When­ever I teach an intro­duc­tory lesson on “gender” in my first-​​year inter­na­tional affairs and inter­na­tional rela­tions classes, I find myself pref­acing my expla­na­tion of “fem­i­nism” with the familiar “Fem­i­nism is not about man-​​hating. Fem­i­nists are con­cerned with both men and women,” in order to fend off the usual hos­tile responses from both male and female stu­dents. How­ever, it doesn’t wipe the smirk off many of student’s faces in the class­room; I still find myself feeling defen­sive and exas­per­ated, par­tic­u­larly when com­bating the well-​​worn tropes against women in the mil­i­tary, gender quotas in elec­toral processes, or the idea that women aren’t fit to lead coun­tries because of, well, emotions.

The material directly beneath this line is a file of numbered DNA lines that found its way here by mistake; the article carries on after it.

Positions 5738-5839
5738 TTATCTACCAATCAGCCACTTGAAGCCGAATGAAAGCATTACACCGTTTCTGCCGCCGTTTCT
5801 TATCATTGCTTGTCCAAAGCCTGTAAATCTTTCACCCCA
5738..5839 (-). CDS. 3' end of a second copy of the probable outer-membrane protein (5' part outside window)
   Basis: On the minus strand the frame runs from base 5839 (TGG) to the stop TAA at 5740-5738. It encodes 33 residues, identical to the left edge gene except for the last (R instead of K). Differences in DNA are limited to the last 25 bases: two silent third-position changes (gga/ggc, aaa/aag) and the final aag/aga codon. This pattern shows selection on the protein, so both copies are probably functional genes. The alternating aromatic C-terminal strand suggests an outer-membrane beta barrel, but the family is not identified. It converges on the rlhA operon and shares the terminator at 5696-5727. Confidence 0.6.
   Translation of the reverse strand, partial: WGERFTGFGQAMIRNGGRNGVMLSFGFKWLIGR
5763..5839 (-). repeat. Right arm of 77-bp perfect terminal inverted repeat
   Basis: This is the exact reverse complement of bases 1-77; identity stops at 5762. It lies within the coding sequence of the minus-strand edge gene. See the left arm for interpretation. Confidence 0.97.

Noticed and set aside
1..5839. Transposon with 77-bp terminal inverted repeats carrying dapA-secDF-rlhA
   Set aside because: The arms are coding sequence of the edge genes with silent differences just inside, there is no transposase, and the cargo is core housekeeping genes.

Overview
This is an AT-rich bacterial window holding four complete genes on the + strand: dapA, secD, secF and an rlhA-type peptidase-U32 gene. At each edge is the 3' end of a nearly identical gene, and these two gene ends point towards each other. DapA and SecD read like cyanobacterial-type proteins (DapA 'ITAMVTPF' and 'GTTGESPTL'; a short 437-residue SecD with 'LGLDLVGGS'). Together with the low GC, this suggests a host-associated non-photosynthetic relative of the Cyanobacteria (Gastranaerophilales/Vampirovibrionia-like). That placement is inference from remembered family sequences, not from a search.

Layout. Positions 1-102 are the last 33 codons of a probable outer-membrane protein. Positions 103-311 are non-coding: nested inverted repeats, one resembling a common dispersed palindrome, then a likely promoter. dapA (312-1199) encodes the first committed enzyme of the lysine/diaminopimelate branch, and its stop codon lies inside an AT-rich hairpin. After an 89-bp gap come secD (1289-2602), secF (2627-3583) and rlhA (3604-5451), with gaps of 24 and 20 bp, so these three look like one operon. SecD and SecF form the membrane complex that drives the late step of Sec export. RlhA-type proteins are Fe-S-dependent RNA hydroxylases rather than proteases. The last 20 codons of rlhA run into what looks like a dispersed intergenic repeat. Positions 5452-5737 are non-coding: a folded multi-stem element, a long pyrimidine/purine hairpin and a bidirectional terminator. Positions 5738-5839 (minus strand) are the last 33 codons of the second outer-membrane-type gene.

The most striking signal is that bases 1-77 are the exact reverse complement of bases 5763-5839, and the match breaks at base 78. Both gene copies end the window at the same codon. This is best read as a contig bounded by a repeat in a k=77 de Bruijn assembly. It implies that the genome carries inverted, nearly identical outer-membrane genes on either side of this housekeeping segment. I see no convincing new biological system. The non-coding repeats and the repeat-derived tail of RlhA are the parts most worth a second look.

Read the article at Inside Higher Ed →